For first party wayleave the earlier the landlord is involved the less chance of delay. It’s worth checking your tenancy agreement as this may negate the need for first party wayleave.

For third party wayleave, the planner will try and avoid it if they can as agreements can be protracted, so you may be asked to consider alternative routing into your building. 

What happens if wayleave is denied

In this happens our planners will consider alternative routing or a different method of delivery. We may have to apply a compulsory wayleave if there are no other options and if we have the legal right to do so.

What are excess construction charges (ECC)?

These are additional charges on top of normal connection charges. These may be applied if we have to provide additional infrastructure to that normally supplied. This could be:

  • Provision to a new location within your building.
  • If current capacity needs to be increased.

We’ll let you know about any excess construction charges and work won’t progress until you’ve agreed to them.

Why do you need permission to dig?

To provide your service we sometimes need to dig on your site to provide new ducting and feeds into the building.

What are pinch points?

If you’ve ordered a resilient circuit, our planners will try and provide the two services via separate routing to your premises. However, this isn’t always possible, and we sometimes need to route your services via the same exchange — these are called pinch points. 

Openreach only guarantee fibre separacy, so they’ll ensure fibres aren’t in the same cable. But separacy on duct and any other point along the route isn’t guaranteed. Sometimes this is possible but other times it may be subject to excess construction charges. The planner will confirm this as part of any new resilient deliveries.

I’ve specific routing requirements - will this impact delivery of my order?

Our planners will route your service in the most cost effective and efficient way. Specific routing requirements may take longer to provide and could incur extra charges.

How can I arrange access to the asbestos register?

Your building owner or landlord holds the asbestos register. It’s a legal document that they have to make available to you.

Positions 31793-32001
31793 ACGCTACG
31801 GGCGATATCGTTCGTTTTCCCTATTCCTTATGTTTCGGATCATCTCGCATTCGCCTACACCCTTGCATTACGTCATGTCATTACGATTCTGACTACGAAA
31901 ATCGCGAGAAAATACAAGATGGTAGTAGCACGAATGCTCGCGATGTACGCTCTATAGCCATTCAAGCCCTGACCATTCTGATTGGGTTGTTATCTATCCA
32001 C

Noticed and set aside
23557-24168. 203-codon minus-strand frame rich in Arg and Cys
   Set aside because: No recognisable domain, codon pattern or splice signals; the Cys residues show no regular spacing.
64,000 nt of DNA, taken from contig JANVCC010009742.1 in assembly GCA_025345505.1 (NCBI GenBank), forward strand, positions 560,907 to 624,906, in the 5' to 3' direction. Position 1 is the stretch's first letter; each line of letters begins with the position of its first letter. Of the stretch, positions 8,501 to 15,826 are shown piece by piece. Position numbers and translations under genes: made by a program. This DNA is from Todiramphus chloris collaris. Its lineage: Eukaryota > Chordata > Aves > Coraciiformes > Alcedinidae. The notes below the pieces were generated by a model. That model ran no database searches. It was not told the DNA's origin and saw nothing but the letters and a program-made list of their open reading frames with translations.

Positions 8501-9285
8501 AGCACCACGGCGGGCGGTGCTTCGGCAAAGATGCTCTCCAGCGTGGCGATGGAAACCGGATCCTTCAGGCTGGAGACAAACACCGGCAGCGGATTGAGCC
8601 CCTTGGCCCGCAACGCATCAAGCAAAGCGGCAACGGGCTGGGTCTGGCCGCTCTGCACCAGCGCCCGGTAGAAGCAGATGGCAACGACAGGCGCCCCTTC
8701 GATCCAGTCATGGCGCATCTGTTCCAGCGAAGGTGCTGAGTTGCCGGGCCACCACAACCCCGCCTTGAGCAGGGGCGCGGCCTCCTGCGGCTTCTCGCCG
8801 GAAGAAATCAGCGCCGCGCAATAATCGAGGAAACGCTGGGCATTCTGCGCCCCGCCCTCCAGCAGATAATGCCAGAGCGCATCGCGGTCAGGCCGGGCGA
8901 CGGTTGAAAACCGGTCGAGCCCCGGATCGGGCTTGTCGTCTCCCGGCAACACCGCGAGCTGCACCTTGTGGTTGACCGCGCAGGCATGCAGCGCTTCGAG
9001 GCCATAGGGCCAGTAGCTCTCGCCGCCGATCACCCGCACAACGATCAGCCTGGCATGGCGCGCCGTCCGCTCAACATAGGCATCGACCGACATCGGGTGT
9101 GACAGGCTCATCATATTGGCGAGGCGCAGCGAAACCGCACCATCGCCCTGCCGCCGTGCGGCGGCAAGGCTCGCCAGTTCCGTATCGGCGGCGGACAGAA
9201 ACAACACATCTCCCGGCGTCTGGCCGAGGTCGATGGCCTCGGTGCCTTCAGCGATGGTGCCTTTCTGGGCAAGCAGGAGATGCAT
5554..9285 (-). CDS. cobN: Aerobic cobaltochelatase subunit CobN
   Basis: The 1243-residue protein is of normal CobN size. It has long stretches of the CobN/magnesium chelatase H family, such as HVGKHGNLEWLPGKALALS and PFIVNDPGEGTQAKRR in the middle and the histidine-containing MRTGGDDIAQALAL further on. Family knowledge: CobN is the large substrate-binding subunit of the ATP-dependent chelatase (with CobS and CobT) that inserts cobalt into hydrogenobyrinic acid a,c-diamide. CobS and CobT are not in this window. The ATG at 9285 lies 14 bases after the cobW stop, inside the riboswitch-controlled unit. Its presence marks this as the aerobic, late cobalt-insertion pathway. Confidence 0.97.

What are RAMS and SSRAMS?

RAMS (risk assessment and method statement) and SSRAMS (site specific risk assessment and method statement) are health and safety risk assessments carried out by our contractor, Openreach.

RAMS is a standard risk assessment provided by Openreach. It’s free of charge and gives details on the work they’ll need to do on site. You can find it on the Openreach website using your Openreach username and password.

SSRAMS is a site-specific and the risk assessment carried out by an Openreach surveyor. They’ll visit the site to carry out a risk assessment and complete a report detailing how the work will be carried out. There’s a charge for this based on how long the assessment will take and you’ll need to agree the cost before the survey can take place.

Technical terms you might hear

1st Party Wayleave — If the end site of a circuit requires a Wayleave for Openreach to complete work on the premises this is classed as a 1st Party Wayleave.

3rd Party Wayleave — If Openreach need to complete work on the property of a third party to supply the service, it’s classed as a 3rd Party Wayleave. Like if a duct needed to be installed on a neighbouring property to deliver the service.

CCD — Customer Commitment Date.

CDD — Contractual Delivery Date.

ECC — Excess Construction Charges.

ECD — Estimated Completion Date.

CP — Communications Provider.

CPE — Customer Premises Equipment, any equipment and wiring not belonging to Openreach.

CRD — Customer Required by Date.

EAD — Ethernet Access Direct.

FTTC — Fibre to the Cabinet.

FTTP — Fibre to the Premises.

GEA — Generic Ethernet Access.

OH — Over Head Cabling (over poles).